Mom's pink bike. Check. Check?
Meet Sherman Mack. Short. Nerdy. Amateur P.I. and prepared to do
anything for Dini Trioli.
Nobody knows who began it or when it became a tradition, but every girl
at Harewood Tech fears being D-listed, a ritual that wipes her off the social
map forever. When Sherman believes Dini is in danger of being D-listed, he
snatches up his surveillance gear and launches a full-scale investigation to
uncover who is responsible.
Could it be the captain of the lacrosse team?
The hottest girls in school, the Trophy Wives?
Or maybe their boyfriends?
One thing is for sure: Sherman Mack is on the case. And he's not giving
Part comedy, part mystery, and with all of Juby's trademark
tongue-in-cheek humor, Getting the Girl takes on one of the cruelest aspects of
high school: how easy it is for an entire school to turn on someone, and how
hard it can be to be the only one willing to fight back.
I am actually surprised that I liked this book. When I read the description, I wasn't sure if it was my thing. It came with Jolted, though, so I thought I would give it a try! It was actually a pretty funny book, but at the same time very serious. It got me thinking about high school and how tough being in high school could be. At my school there was this hallway and everyone called it Jock Hall because it ran along the gym. Anyway, all the 'popular' people used to stand along this hallway and stare, or other days, they would call remarks or do other things that could be intimidating to others. Anyway, this lead to a lot of problems. I know that some of my friends wouldn't even walk down that hallway, they would find alternate routes. It is sort of related to the fact that I wasn't too keen on being intimidated, so I didn't really care all that much... They stopped bothering me; my friends were so embarassed they didn't walk down that hallway. This is the worst-case high school story that was running around in my head while I read this book.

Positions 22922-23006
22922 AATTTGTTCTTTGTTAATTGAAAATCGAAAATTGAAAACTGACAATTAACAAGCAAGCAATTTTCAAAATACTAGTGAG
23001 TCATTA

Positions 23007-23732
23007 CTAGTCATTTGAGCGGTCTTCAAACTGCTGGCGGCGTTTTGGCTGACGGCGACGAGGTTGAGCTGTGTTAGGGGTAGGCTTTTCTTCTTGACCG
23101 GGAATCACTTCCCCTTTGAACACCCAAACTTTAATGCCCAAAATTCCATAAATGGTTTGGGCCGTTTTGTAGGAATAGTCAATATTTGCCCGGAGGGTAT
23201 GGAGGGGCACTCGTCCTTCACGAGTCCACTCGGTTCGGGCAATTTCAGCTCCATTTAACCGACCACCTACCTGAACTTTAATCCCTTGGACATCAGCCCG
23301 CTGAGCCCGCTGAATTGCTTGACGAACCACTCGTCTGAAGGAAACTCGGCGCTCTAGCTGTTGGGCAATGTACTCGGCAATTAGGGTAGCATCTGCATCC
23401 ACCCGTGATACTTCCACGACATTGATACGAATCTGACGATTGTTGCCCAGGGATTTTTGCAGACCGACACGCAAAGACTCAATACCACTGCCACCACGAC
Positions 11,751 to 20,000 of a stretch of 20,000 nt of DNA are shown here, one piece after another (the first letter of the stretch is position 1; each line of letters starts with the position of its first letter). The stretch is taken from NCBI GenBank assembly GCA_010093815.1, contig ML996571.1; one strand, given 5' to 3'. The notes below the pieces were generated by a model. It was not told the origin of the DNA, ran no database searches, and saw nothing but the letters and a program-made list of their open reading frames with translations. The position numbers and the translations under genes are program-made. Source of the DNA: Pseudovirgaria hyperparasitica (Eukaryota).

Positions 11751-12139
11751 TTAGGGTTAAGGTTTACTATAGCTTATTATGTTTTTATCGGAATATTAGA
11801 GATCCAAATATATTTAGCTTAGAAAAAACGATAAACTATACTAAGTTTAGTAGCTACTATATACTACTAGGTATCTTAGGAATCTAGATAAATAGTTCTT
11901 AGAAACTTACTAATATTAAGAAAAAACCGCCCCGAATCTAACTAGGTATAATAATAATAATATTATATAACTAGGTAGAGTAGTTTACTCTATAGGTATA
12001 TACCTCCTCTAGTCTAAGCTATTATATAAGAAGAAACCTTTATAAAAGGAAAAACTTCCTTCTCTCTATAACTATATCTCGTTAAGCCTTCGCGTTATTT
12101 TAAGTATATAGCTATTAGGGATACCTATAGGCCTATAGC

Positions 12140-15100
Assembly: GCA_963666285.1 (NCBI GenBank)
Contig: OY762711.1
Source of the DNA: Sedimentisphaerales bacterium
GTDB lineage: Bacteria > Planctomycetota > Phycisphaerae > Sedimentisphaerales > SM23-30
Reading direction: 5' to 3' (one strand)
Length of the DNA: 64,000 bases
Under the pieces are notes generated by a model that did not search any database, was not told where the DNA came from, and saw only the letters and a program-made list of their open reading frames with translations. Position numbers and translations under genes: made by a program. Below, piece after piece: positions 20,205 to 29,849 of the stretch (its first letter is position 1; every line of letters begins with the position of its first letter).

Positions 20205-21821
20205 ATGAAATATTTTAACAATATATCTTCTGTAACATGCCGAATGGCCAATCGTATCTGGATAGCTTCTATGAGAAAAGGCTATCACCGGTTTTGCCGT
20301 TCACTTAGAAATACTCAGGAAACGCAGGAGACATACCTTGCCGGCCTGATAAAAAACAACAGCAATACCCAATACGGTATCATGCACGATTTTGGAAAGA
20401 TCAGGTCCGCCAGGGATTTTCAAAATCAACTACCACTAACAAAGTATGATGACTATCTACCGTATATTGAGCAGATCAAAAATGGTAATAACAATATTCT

In this book, girls were singled out and they were defiled. This meant that they were essentially invisible passed the first day. That first day, though, they would be bullied and ridiculed. A few of those scenes were shown in the book and it was very depressing what these girls had to go through. It is a very eye-opening book about just what it is like to be a teenager! In such turbulant times, it is a fitting subject, really. Susan Juby covers it with wit and humour, but she also shows the dark side of bullying and intimitation. It was a pretty good read.
It was an ARC of the book, and there was a funny typo that I hope they noticed before it went to printing! Sherman was a likeable character and it was nice to see him stand up for these defiled girls. Although, the path there was rather interesting, to say the least! He doesn't see the borders of the school quite like it was 'supposed' to and finds himself friends with lots of different crowds. Maybe if a few more teens read it they will find the power to stand up for themselves like Sherman did for the girls at his school. It's worth a try, anyway.
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